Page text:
Dr. Dallas Abbott
Earth Institute Contact: Dr. Dallas Abbott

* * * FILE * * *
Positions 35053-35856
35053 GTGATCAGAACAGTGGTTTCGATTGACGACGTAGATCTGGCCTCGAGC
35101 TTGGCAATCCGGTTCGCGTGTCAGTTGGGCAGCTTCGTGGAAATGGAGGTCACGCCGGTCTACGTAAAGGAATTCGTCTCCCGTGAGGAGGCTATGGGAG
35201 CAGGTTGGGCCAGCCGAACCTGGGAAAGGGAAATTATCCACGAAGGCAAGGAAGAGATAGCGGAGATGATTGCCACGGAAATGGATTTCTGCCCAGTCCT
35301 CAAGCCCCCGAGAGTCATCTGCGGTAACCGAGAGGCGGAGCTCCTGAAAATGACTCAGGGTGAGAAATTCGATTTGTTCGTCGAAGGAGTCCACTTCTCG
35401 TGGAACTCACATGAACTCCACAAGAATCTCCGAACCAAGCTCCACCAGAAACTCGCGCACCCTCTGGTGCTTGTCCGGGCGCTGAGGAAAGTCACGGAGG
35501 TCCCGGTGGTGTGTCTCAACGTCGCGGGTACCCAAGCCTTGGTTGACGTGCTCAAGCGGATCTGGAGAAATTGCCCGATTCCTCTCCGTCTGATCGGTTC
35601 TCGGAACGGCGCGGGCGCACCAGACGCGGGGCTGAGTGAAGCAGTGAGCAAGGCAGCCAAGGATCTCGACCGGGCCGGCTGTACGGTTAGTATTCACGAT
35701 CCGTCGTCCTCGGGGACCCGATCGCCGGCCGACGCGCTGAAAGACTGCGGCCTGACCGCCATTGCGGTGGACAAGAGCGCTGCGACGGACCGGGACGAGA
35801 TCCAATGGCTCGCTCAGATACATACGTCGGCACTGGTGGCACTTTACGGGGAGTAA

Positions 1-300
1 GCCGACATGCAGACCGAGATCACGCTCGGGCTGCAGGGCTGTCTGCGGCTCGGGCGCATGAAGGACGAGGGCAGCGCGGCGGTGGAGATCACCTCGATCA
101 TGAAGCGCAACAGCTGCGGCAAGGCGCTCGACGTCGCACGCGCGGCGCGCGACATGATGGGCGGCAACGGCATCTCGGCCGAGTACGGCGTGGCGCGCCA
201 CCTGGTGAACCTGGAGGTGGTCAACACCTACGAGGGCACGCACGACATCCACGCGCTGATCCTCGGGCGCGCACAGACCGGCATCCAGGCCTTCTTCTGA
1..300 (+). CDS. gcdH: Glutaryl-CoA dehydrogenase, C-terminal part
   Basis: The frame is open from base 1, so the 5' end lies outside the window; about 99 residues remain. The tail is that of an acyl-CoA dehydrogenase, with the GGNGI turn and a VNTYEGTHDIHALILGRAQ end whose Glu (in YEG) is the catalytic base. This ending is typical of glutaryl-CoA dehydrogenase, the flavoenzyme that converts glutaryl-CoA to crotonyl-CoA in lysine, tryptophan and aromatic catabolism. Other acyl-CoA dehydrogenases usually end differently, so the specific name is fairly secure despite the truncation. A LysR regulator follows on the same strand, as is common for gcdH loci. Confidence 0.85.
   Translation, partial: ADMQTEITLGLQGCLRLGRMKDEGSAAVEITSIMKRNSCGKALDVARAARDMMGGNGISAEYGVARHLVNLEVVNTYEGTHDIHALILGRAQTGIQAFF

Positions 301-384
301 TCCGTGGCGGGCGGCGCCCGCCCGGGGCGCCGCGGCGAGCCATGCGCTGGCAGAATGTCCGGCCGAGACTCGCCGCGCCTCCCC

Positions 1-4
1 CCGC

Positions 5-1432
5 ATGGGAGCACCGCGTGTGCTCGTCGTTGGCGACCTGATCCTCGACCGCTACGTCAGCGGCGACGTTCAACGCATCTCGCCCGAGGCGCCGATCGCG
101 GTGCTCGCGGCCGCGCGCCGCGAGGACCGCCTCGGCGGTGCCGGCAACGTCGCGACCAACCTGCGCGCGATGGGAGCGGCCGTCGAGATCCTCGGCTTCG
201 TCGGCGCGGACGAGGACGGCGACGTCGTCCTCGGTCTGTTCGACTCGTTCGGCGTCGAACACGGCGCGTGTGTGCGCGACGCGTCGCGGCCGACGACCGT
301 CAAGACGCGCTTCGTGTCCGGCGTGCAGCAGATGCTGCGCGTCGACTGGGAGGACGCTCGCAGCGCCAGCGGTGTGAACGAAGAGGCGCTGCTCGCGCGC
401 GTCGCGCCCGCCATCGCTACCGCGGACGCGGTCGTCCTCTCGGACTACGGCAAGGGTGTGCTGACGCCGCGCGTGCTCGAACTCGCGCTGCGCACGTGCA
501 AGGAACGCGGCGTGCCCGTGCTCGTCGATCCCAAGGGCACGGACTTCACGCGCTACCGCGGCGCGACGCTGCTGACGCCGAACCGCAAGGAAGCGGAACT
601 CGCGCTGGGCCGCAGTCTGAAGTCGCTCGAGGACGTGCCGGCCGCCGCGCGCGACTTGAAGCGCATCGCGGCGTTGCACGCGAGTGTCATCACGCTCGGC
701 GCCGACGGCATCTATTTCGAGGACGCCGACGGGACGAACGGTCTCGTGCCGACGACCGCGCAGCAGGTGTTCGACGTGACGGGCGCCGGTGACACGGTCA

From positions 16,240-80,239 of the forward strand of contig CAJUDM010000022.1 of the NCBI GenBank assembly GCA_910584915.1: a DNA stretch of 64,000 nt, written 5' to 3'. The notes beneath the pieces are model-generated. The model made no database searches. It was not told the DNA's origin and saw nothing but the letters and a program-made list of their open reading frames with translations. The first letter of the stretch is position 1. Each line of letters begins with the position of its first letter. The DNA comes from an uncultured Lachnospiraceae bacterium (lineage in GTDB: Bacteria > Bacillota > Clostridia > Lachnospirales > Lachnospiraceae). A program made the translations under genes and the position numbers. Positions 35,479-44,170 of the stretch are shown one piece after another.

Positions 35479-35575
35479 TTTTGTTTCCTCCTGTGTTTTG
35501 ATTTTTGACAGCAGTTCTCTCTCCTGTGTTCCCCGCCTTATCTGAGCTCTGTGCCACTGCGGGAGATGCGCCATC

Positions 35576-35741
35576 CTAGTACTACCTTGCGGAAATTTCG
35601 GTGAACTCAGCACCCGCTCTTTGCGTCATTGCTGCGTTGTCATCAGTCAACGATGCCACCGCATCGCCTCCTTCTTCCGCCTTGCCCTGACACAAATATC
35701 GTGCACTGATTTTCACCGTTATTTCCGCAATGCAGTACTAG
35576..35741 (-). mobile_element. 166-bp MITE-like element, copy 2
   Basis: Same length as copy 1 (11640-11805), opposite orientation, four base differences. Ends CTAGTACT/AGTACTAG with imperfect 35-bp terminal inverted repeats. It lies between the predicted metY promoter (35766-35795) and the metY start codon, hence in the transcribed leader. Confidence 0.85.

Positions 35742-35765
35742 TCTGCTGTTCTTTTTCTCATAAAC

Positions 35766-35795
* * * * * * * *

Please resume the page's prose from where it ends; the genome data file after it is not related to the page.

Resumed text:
Although conventional astronomy suggests that large (> 1 km) impactors hit the Earth once every 300,000 years we have assembled evidence for at least 3 large oceanic impacts during the last 11,000 years. The ~ 1.5 km “Deluge comet” produced the 29 km Burckle crater, which is astronomically estimated to be 4800 years old. This impact may be responsible for ancient legends about torrential rainfall, hurricane force winds, and coastal mega-tsunamis. The deluge was followed by a period of dim sunlight and colder climate. Around 1440±15 A.D., a ~1 km cometary impactor produced the 24 km Mahuika crater off the coast of New Zealand. This impact may have produced 130-meter tsunami runups in Jervis Bay, Australia and may have caused the Maori to move inland. We have also found a pair of craters in the Gulf of Carpentaria that are 18 and 12 km in diameter and appear to date to ~ 535±200 A.D. If so, their source bolide was over 1 km in diameter. In addition, we have candidate impact events in the Mediterranean Sea, the North Atlantic, the North Sea, off the coast of Vietnam, off the China/Korean border, on the Kerguelen Plateau, in the Caribbean, and off the coast of Denmark. The student would select one of these events to work on, depending on their interest and the availability of core samples near the crater candidate. There is a distinct possibility that the equatorial (between 30 N and 30 S) candidate impact events may be related to the climate downturns that are recorded in tree ring records. The formation of the Vietnam crater may have produced a rain of dust that is described in the Chinese historical record and is inferred to be related to a major climate downturn. There was a major historical dust veil event that lasted for 18 months during 535 and 536 A.D. that may be related to the 535 to 541 A.D. period of colder climate. Neither of these dust veil events is associated with a volcanic eruption.